eTN: Is it a bit unfair to those who have donated to ST-EP who did so under the premise that it is under the UNWTO umbrella? Now you’re saying that you’re ready to relinquish the control to Korea if it becomes an independent organization. How would you justify this to those who have donated?
Rifai: I have to clarify one thing–the ST-EP Foundation is a part of the ST-EP Initiative. People that have donated to the ST-EP Initiatives have donated in majority of donations outside of the ST-EP Foundations, directly with us. Organizations like SNV, Italian government, French government. All of these initiatives were operated under our direct management, not the management of the ST-EP Foundation. The fact is, the funds and donation of the foundation continue to remain primarily those of Korea. So, no funds from other donors have gone into the budget of the foundation as such. So there is absolutely no effect on our relationship with the foundation and how it develops. There’s no effect on any other projects and other donations. We have a department within UNWTO that is working with other partners other than the foundation on ST-EP Initiatives. ST-EP is a concept. It is not just a foundation.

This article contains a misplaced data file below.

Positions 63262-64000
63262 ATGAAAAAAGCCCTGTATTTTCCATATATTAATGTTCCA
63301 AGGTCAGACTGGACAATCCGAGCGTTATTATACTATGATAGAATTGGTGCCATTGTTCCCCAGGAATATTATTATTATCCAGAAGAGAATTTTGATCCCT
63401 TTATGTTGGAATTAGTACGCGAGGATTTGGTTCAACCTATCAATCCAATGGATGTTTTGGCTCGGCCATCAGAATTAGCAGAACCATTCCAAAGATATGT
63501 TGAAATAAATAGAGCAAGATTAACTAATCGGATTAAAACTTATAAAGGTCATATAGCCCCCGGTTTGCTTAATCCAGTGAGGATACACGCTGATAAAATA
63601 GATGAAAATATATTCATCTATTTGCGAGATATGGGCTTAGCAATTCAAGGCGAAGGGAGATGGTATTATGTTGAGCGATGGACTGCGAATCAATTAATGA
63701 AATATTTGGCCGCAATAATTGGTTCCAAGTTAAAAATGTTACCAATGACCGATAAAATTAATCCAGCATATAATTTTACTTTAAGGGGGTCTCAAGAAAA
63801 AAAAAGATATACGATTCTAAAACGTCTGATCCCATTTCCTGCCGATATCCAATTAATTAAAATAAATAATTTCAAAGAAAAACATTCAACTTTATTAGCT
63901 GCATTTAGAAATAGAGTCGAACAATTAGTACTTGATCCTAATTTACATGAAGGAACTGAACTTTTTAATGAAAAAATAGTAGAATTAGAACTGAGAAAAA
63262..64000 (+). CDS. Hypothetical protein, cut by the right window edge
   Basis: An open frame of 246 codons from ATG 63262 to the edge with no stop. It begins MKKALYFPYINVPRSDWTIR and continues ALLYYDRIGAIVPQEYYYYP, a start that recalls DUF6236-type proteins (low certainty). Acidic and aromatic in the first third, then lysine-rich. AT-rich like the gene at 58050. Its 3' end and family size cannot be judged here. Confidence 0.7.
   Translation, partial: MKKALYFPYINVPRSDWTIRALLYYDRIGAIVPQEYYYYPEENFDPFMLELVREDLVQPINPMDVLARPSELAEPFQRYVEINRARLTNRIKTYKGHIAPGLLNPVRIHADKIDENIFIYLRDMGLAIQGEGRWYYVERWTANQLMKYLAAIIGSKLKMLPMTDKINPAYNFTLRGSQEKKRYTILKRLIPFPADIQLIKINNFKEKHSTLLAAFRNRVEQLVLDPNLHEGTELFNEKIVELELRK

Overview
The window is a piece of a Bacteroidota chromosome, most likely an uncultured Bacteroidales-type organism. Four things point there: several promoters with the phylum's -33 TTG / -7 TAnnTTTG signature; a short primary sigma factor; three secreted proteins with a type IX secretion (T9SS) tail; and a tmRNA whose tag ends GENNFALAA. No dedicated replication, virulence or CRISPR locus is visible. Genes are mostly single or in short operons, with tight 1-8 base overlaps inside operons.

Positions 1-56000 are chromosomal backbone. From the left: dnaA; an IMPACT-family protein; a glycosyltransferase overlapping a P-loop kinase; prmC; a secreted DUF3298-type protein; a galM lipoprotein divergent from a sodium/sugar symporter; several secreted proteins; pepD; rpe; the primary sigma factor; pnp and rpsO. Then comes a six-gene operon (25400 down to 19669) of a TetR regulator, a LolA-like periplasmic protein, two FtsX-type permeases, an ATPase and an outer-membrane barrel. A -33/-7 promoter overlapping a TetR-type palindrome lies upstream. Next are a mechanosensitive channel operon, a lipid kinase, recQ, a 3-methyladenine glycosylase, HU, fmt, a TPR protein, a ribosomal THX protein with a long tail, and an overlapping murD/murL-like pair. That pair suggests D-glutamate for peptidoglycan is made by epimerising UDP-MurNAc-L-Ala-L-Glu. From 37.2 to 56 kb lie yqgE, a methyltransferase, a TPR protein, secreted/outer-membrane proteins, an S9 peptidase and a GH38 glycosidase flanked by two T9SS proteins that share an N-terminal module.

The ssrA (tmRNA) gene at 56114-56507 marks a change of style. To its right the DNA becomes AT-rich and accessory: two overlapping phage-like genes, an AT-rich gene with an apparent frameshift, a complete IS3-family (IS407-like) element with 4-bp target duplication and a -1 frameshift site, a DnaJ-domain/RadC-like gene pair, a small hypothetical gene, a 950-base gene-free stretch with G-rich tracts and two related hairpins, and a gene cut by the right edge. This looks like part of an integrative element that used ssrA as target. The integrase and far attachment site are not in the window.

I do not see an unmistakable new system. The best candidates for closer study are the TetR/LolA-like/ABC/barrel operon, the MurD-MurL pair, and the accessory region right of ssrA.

eTN: So what’s ST-EP as a foundation, what has it done? Its achievements?
Rifai: It has done two very important things. First, it has raised the most substantial amount of money by the Korean government, which has encouraged others, in principle, to buy into this idea, and, of course, through the funds raised in the foundation we were able to execute the largest number of projects. The foundation commissioned us as secretariat to be executors of this project, just like UNDP (United Nations Development Programme) or the World Bank. In that regard, they have contributed. The second most important part that the foundation has contributed to is raising the awareness of the potential impact and the potential of tourism vis-à-vis poverty alleviation on the level of awareness and consciousness they have done a great deal and I must give them credit for that.
eTN: So the US$5 million dollars was used to raise awareness?
Rifai: And implement projects. We have over $2.5-$3 million that went directly into projects.
eTN: Can you name some of those projects?
Rifai: Oh, absolutely. We have 54 projects in Africa, Latina America and Asia. I can provide you with complete lists of those. Ethiopia, Senegal, Mali, Ecuador, Nicaragua, Vietnam.